• For men, there will be pain in the scrotum, testicles, and in the penis. There might also be pain behind the scrotum.

  • The urge to urinate often. It might exceed more than eight times a day.

  • Vaginismus. It is a pain occurring in women during intercourse.

The bladder pain that people feel with interstitial cystitis can range from dull to piercing pain. The urine might have a foul smell, or it can feel like burning. A small range of people with the condition might get an ulcer in their bladder.

What Are the Risk Factors?

  • Certain food and beverages.

  • Menstruation.

  • Mental stress. It affects the interpersonal relationship with the partner.

  • Physical stress. It can interrupt the general health patterns.

  • Having a family member with interstitial cystitis may increase an individual's risk of getting interstitial cystitis.

What Are the Causes?

The exact cause of interstitial cystitis is not known correctly. It is usually multifactorial. It may also be due to autoimmune reaction, genetics, infection, or allergic response.

  • People with interstitial cystitis may also have a defect in the protective lining of the bladder. Any leakage or damage in the epithelium may allow the toxic substances in urine to irritate the bladder. This defect in the bladder may allow the irritating substances in the urine to enter by penetrating the bladder directly.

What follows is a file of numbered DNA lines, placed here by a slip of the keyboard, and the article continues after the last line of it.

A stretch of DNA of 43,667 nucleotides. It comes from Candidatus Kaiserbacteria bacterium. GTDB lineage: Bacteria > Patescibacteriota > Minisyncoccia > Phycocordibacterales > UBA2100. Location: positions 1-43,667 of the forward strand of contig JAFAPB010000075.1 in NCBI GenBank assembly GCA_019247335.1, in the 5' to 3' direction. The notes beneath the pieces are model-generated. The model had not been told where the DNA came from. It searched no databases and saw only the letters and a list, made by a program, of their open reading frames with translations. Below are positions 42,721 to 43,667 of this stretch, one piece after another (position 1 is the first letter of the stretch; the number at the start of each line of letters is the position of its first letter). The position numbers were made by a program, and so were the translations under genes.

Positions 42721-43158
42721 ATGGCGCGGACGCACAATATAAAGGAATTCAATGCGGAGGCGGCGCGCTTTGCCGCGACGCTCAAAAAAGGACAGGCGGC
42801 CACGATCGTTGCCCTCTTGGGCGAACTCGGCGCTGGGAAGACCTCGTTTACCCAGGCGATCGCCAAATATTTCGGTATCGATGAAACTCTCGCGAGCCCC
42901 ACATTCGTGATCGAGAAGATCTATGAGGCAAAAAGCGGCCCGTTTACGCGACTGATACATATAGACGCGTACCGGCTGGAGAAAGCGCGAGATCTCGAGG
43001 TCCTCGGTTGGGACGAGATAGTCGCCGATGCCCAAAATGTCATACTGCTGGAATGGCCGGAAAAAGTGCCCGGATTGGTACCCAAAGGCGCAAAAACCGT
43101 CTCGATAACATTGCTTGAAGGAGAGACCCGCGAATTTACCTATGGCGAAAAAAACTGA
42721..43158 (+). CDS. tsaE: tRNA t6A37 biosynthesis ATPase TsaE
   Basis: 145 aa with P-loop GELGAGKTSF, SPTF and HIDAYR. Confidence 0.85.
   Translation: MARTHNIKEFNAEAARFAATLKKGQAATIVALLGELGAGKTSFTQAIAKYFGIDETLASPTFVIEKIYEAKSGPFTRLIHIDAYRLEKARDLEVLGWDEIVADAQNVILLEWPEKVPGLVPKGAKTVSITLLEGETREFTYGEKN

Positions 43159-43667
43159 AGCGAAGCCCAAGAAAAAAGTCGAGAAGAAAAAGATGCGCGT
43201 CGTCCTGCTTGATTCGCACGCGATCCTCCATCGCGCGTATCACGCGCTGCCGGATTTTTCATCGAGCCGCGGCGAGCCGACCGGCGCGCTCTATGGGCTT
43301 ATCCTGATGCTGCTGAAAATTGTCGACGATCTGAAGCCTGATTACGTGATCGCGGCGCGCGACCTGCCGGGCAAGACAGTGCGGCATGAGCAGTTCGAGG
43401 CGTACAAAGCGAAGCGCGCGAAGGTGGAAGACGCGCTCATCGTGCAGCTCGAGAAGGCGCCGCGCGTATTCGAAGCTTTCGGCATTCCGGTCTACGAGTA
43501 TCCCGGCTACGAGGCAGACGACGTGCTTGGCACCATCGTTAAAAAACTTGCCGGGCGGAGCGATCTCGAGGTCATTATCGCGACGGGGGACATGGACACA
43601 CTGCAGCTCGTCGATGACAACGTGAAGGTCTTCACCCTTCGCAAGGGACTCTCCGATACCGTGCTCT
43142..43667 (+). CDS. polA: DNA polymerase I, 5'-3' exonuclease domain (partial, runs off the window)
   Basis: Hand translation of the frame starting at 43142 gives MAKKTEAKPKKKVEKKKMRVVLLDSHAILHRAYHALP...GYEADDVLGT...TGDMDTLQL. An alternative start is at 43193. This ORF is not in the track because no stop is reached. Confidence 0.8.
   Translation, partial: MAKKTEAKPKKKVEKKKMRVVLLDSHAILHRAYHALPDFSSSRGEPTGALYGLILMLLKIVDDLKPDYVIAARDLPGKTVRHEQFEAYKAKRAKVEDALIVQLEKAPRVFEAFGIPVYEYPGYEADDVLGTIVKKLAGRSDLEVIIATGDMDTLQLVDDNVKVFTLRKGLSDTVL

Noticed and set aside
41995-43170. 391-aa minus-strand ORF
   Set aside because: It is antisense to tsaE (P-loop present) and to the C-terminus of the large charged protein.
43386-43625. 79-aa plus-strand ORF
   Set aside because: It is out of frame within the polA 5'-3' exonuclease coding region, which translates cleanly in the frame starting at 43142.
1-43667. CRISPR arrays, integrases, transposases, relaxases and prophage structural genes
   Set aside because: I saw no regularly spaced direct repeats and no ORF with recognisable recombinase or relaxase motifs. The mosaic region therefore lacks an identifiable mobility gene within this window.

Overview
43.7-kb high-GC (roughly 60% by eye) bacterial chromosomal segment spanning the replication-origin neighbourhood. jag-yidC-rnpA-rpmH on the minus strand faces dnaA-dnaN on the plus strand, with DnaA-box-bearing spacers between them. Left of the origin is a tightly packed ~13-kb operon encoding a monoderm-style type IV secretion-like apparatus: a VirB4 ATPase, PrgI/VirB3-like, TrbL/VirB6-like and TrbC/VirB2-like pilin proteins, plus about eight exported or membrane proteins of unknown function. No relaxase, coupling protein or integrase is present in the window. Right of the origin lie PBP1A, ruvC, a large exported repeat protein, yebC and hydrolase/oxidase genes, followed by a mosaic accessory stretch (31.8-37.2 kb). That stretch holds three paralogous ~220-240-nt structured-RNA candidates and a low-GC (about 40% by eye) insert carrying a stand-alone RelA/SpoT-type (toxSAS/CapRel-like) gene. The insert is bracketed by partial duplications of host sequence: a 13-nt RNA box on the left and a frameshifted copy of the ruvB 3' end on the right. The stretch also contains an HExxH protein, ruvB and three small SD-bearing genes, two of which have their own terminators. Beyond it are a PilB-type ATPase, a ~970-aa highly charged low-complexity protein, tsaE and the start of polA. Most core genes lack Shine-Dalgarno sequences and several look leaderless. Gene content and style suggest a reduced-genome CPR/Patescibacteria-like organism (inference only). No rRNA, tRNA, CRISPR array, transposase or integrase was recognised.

• A specific type of inflammatory cell known as a mast cell tends to release histamine and other chemicals. These chemicals can cause interstitial cystitis.

  • Alterations in the nerves that carry bladder sensations. These alterations might cause pain.

  • The body's immune system begins to attack the bladder. This might be similar to other autoimmune conditions.

How Is It Diagnosed?

There is no specific test for interstitial cystitis. The following tests can help rule out other conditions:

  • Urinalysis and Urine Culture: A urine sample will be collected and sent to a laboratory to check for infections.